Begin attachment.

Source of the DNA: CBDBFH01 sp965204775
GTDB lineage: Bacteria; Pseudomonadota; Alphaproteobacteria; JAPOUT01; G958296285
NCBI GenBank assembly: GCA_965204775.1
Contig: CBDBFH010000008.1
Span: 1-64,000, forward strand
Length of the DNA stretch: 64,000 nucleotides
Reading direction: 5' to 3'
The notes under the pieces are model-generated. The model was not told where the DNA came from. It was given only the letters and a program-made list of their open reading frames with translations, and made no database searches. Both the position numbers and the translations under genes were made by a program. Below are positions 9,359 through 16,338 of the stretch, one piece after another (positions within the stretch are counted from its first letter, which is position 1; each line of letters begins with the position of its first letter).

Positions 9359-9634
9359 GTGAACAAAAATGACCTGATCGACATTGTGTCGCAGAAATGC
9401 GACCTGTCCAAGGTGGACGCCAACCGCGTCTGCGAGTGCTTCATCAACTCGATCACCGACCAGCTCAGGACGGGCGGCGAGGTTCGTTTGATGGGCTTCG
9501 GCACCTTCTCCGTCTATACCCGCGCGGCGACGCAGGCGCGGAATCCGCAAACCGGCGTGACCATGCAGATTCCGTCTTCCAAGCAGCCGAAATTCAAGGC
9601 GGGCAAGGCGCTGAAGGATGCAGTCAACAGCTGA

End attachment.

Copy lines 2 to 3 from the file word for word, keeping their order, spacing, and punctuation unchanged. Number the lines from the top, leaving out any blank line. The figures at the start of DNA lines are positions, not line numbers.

GTDB lineage: Bacteria; Pseudomonadota; Alphaproteobacteria; JAPOUT01; G958296285
NCBI GenBank assembly: GCA_965204775.1